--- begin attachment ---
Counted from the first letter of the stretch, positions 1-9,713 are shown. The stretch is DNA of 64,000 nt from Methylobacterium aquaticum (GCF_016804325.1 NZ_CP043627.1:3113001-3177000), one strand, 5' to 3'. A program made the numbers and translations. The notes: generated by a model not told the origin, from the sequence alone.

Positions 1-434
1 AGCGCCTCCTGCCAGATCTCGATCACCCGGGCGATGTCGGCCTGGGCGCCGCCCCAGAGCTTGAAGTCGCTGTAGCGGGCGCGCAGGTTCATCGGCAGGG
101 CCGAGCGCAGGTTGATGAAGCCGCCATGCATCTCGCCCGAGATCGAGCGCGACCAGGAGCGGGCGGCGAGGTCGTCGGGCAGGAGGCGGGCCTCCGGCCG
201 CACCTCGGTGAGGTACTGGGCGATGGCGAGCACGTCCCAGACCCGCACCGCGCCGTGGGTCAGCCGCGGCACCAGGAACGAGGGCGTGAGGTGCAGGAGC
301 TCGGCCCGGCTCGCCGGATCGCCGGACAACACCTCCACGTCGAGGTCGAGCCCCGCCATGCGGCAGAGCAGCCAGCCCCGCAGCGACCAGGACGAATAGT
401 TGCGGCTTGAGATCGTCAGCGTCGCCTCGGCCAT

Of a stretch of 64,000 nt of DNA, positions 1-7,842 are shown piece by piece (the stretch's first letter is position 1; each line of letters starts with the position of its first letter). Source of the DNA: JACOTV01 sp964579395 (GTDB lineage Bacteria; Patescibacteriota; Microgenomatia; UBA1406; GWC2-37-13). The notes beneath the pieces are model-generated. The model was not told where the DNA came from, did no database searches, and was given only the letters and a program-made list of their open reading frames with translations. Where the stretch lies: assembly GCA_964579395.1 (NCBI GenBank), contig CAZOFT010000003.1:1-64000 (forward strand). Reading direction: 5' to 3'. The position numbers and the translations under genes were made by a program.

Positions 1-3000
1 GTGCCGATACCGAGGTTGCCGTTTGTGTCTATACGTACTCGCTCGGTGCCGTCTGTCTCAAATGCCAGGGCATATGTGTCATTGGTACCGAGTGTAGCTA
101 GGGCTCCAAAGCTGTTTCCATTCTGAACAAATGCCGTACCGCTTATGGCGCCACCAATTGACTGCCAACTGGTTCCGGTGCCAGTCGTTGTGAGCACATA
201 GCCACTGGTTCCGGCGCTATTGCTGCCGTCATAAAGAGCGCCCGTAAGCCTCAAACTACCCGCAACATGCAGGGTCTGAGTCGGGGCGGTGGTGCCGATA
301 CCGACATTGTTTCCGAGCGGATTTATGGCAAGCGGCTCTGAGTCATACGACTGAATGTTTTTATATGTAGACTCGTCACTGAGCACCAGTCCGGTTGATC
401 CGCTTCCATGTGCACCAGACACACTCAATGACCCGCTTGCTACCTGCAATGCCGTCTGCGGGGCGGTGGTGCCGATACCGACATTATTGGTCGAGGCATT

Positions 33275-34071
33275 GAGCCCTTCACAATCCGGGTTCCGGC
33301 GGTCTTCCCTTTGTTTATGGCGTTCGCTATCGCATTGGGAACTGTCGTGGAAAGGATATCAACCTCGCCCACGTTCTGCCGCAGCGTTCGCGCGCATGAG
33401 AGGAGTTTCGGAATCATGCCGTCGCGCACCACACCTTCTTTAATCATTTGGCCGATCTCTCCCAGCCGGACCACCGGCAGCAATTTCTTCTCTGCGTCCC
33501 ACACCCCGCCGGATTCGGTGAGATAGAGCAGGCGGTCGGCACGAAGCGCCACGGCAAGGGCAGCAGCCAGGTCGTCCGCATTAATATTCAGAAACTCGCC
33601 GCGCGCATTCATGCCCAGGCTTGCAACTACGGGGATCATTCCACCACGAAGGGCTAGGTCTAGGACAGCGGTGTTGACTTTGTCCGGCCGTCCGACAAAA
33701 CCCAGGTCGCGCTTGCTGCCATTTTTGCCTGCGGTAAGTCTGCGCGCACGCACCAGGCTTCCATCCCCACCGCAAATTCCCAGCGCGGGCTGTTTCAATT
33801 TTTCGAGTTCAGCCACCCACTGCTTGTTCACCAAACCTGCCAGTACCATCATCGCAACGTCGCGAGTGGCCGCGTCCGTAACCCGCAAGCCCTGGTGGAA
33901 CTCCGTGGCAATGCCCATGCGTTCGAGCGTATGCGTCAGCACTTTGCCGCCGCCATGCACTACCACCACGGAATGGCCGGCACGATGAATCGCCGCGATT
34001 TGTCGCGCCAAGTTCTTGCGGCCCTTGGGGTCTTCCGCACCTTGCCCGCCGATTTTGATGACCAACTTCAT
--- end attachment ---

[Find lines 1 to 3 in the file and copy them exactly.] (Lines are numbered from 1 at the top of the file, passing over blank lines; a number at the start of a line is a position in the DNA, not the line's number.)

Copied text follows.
Counted from the first letter of the stretch, positions 1-9,713 are shown. The stretch is DNA of 64,000 nt from Methylobacterium aquaticum (GCF_016804325.1 NZ_CP043627.1:3113001-3177000), one strand, 5' to 3'. A program made the numbers and translations. The notes: generated by a model not told the origin, from the sequence alone.

Positions 1-434
1 AGCGCCTCCTGCCAGATCTCGATCACCCGGGCGATGTCGGCCTGGGCGCCGCCCCAGAGCTTGAAGTCGCTGTAGCGGGCGCGCAGGTTCATCGGCAGGG